By Mary Jo Frank
Scientists need to teach their students ethics for two reasons, says philosopher and ethicist David H. Smith:
Smith, director of the Poynter Center for the Study of Ethics and American Institutions at Indiana University, spoke last Monday at what Vice President for Research Homer A. Neal described as the first of a series of University programs on research integrity and professional responsibility.
Speaking on the topic of Research and the Teaching of Ethics, Smith noted that a number of scandals within the scientific community have led to the erosion of the publics trust in science. He said scientists, particularly those in research universities such as the U-M, must do something to regain that trust.
Stressing the importance of character development, Smith said, Character is inseparable from the way we perceive the world. The way someone understands the world is inseparable from the kind of person he or she is.
It is a mistake to ignore the impact of knowledge on students and their characters, he said, adding that all education is inevitably a moral enterprise.
Teachers need to strive to develop in their students the habits of wonder and of honesty, Smith said.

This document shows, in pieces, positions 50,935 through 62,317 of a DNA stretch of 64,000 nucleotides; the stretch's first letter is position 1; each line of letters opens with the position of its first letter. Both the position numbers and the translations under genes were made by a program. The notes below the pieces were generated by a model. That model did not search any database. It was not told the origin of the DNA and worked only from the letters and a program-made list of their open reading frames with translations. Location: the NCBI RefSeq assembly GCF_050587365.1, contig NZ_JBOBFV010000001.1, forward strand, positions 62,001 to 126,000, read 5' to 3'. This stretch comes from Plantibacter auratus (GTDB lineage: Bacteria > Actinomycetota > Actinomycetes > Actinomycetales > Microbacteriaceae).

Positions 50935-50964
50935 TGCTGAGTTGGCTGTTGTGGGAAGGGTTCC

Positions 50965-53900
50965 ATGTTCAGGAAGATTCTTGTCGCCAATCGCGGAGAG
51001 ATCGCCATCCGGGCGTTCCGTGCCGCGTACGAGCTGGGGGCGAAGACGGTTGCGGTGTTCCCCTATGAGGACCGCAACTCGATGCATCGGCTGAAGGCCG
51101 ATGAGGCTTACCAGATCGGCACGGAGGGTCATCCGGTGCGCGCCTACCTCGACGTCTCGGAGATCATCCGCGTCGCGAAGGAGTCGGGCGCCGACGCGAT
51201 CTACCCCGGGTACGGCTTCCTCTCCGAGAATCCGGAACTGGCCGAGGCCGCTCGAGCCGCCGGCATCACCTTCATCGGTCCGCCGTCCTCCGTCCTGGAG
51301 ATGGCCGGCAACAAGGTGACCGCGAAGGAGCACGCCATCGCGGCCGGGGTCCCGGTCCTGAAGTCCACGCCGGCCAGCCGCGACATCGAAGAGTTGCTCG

Smith compared dishonesty in university life to infidelity in marriageboth betrayals.
The second reason the teaching of ethics in science is so important, Smith said, is related to the collective responsibility of the scientific community.
Two levels of ethics teachingidentifying the moral dimension of events and things, and encouraging self-reflection and self-discovery on the part of studentscan be taught in almost any teaching context, Smith said.
To engage students in moral argument requires a larger block of time, he added.
Acknowledging the great power of example and habit in moral education, Smith said mentoring alone is not enough. Not all scientists are saints or saintly mentors.
New issues pop up, too, he said, citing intellectual property relating to computer data.
To be effective, classes on ethics in science should be taught by scientists, Smith added.
Nicholas H. Steneck, director of the Historical Center for the Health Sciences and one of four panelists who responded to Smiths presentation, said although faculty may have high hopes that students are basically honest when they enter the University, the evidence is that they arent. It is estimated that 40 percent to 80 percent of college students cheat in some way, Steneck said.
Universities arent teaching students to behave ethically, Steneck said. To do so will take time and energy, he predicted.